As Epic’s Fortnite continues to grow and they push to stamp out cheating, court documents reveal that Epic has filed a lawsuit against two individuals, Brandon Broom and Charles Vraspir. Both are said to have been associated with site AddictedCheats.net which offers cheating services to gamers for numerous games.
The civil action is being taken against the two individuals for violating the Terms of Service and specifically, “reverse engineer, derive source code from, modify, adapt, translate, decompile, or disassemble it or make derivative works based on it”. It also states users must not “create, develop, distribute, or use any unauthorized software programs to gain an advantage in any online or other game modes”.
The paperwork appears to not be going after the site itself but instead the two individuals stating that the “defendant is a moderator and member of the support staff of AddictedCheats.net, a cheat provider website (the “cheat provider”) that supplies its registered users with cheats and hacks in exchange for money.” It also claims that the “Defendant has bragged that he is working on his own cheat to use in Fortnite”. According to Epic’s statement, Vraspir has been banned nine times but continued to register new accounts to continue cheating.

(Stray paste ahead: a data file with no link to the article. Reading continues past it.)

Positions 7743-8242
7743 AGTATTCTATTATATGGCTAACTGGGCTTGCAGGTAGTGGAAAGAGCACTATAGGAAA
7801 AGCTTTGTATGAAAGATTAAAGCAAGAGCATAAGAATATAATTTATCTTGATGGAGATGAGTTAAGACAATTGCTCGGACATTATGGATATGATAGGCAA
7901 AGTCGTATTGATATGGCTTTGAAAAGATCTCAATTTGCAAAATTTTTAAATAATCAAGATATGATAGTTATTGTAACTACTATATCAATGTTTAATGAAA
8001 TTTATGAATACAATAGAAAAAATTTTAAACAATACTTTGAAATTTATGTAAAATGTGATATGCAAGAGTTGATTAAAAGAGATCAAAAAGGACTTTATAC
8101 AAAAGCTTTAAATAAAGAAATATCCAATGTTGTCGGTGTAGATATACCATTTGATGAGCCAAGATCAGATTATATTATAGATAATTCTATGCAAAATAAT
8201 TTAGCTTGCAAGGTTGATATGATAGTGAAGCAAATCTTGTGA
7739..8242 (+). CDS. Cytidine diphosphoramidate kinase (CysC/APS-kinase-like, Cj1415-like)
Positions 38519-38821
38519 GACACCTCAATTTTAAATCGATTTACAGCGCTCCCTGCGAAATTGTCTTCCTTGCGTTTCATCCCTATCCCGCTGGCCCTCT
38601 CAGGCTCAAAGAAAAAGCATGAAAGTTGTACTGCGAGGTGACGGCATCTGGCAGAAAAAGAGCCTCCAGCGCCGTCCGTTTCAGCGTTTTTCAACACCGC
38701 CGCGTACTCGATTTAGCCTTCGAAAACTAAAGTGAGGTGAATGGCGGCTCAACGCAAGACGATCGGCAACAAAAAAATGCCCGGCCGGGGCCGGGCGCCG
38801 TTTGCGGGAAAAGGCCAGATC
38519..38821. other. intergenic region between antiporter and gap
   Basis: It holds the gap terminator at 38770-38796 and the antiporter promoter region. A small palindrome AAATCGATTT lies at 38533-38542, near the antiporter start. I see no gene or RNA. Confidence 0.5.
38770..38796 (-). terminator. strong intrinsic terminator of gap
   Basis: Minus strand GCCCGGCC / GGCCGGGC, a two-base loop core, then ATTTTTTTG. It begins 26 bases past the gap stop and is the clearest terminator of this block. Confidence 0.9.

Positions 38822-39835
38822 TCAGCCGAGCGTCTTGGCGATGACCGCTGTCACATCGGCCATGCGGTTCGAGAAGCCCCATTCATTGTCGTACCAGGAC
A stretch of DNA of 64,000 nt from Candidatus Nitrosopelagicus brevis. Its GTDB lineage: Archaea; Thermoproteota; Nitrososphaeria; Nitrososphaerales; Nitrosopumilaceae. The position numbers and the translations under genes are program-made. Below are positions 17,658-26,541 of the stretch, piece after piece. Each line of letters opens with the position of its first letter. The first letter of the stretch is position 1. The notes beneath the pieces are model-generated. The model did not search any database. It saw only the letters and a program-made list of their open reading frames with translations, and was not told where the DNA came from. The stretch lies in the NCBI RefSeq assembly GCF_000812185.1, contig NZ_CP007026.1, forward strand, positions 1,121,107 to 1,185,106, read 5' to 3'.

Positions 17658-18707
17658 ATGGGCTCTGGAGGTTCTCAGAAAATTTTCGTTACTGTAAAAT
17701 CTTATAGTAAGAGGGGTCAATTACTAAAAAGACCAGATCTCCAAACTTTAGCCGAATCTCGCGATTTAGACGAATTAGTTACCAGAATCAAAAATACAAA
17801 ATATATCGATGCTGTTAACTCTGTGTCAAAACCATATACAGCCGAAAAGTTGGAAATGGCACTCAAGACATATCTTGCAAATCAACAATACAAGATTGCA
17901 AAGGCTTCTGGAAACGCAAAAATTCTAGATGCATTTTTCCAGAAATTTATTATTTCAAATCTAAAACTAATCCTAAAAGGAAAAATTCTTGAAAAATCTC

The sections on the cheat site for both Epic’s Fortnite and Paragon are currently closed down with a message reading “closed for legal reasons”.
Epic is taking a no-nonsense stance against cheaters and has been pushing this message for a few weeks since the release of Fortnite’s Battle Royale mode. Epic issued a comment on cheating stating, “When cheaters use aimbots or other cheat technologies to gain an unfair advantage, they ruin games for people who are playing fairly. We take cheating seriously, and we’ll pursue all available options to make sure our games are fun, fair, and competitive for players.”
Epic rolled out new anti-cheat measures today in the 1.7.1 update which includes a report button and the addition of BattlEye.